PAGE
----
A Pro-Life Legacy: World’s Oldest Woman Has 74 Great-Grandchildren

International   Sarah Zagorski   Sep 3, 2014   |   1:18PM    Washington, DC

According to the World Health Organization, the average lifespan of most people worldwide is 70 years. Males usually live to be 68.5 years and females 73.5 years. In most cases, women outlive men by five years.

In low-income countries the average age of death is 62, while people in high-income countries live to about 79. This is because many low-income countries do not have unlimited access to modern medicine or trained physicians. However, since 1990, life expectancy at birth has increased globally by 6 years.

leandraIn Mexico, the average life expectancy is 75 years. But a woman named Leandra Becerra Lumbreras has outlived this statistic by 52 years.

The Telegraph reports:

She was 27 when World War One erupted, 75 when John F. Kennedy was shot and nearly 100 when the Berlin Wall came down. Now Leandra Becerra Lumbreras is celebrating her latest milestone – becoming the oldest person who has ever lived.

According to relatives and friends, the chocolate-loving Mexican marks her 127th birthday today. But there will not be any visits from officials at the Guinness Book of Records – she lost her birth certificate while moving house 40 years ago.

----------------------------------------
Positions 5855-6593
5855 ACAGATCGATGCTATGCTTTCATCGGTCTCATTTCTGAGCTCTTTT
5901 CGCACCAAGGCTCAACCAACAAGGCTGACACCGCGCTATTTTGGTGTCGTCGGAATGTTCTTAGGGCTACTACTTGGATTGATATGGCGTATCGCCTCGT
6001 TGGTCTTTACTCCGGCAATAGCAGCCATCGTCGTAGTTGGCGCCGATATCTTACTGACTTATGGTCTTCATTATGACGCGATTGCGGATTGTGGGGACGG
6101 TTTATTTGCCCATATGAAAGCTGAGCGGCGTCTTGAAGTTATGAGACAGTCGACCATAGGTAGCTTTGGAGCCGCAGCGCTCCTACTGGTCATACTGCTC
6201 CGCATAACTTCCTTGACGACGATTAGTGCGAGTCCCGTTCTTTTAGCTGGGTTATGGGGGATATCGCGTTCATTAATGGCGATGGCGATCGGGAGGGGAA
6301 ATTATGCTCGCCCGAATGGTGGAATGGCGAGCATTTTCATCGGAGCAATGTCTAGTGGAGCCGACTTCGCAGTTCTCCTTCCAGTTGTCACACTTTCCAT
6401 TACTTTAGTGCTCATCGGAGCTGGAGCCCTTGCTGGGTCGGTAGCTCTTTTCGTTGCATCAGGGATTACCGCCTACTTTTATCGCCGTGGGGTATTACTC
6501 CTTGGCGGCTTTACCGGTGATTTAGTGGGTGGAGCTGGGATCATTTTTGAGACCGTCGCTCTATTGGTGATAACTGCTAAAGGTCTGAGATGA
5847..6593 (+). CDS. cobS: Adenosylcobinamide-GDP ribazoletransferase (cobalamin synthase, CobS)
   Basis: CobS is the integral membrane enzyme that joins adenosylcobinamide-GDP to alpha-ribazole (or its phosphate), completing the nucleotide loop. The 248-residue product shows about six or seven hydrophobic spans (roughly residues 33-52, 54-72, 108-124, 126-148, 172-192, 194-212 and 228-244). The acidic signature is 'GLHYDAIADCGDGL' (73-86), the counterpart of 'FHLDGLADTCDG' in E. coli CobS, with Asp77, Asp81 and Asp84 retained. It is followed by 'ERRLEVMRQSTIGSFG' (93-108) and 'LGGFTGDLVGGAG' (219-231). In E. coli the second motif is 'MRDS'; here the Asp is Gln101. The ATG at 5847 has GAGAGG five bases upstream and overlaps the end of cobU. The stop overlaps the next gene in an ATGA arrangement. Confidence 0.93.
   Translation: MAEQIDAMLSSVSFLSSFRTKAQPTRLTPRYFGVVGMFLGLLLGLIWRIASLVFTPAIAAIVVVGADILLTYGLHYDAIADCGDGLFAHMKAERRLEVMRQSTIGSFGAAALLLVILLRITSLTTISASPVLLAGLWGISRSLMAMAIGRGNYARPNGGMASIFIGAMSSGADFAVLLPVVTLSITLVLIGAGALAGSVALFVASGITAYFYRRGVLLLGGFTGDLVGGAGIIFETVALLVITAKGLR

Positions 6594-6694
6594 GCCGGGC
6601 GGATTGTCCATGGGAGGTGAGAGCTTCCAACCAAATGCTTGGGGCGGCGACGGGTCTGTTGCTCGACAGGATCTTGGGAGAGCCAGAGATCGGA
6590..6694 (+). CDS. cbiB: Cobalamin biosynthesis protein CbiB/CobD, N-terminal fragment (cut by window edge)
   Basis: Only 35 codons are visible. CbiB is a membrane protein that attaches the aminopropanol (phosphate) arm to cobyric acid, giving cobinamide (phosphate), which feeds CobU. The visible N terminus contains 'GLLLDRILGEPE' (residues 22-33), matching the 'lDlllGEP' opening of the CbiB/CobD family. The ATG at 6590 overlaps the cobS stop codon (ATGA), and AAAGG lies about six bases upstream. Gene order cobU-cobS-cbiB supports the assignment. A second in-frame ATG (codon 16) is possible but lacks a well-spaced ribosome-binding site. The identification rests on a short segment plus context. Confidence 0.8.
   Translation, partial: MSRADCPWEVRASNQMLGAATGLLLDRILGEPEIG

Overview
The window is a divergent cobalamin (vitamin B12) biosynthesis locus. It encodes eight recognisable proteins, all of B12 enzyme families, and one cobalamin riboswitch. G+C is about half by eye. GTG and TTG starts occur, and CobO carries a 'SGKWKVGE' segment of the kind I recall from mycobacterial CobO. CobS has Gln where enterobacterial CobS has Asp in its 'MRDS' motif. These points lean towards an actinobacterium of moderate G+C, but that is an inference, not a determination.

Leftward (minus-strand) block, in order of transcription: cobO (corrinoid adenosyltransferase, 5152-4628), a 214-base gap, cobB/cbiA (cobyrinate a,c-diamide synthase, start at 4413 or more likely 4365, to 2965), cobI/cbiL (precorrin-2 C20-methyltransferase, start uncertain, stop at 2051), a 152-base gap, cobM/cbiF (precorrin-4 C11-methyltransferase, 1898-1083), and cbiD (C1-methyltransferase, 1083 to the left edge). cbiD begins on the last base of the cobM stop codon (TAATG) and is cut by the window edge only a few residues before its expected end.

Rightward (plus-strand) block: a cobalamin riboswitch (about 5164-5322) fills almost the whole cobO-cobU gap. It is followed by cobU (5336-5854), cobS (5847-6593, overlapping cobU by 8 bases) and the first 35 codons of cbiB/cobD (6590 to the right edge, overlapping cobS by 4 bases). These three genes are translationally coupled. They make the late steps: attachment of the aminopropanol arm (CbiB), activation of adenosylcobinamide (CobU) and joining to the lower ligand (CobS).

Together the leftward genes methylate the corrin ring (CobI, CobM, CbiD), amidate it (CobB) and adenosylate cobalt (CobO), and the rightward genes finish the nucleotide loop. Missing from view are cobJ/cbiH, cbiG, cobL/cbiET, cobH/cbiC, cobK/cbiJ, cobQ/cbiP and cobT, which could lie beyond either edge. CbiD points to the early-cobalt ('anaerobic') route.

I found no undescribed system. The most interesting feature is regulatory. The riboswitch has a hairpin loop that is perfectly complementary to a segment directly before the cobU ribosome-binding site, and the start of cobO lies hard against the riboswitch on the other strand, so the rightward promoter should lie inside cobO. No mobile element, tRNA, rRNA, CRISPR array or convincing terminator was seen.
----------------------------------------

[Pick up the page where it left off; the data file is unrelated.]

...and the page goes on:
Supposedly born on August 31, 1887 – the year Queen Victoria celebrated her Golden Jubilee – she has attributed her long life to eating well, snacking on chocolate, sleeping for days on end and never getting married, according to her family.

Mexico’s El Horizonte newspaper reported that the former seamstress, from the western city of Zapopan, has already seen her five children and several of her grandchildren die.

She apparently has 73 great-grandchildren and 55 great-great-grandchildren.

Granddaughter Miriam Alvear, 43, said: “She is entirely lucid. She blows your mind with her stories from the revolution.

“She was always a woman who fought. She was still sewing and weaving until about two years ago. She never ceased to be active, that’s why we think she’s lived so long.”

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She added: “Her parents were singers. She loves to entertain her grandchildren with the old songs they taught her.

“She’s always had a good tooth, even at her old age. She has no diabetes or hypertension so can eat as many chocolates and sweets as she likes.”

Despite her impressive feat of ageing, Ms Lumbreras is not officially recognized as the world’s oldest human.

That title goes to Japan’s Misao Okawa, who is 12 years younger.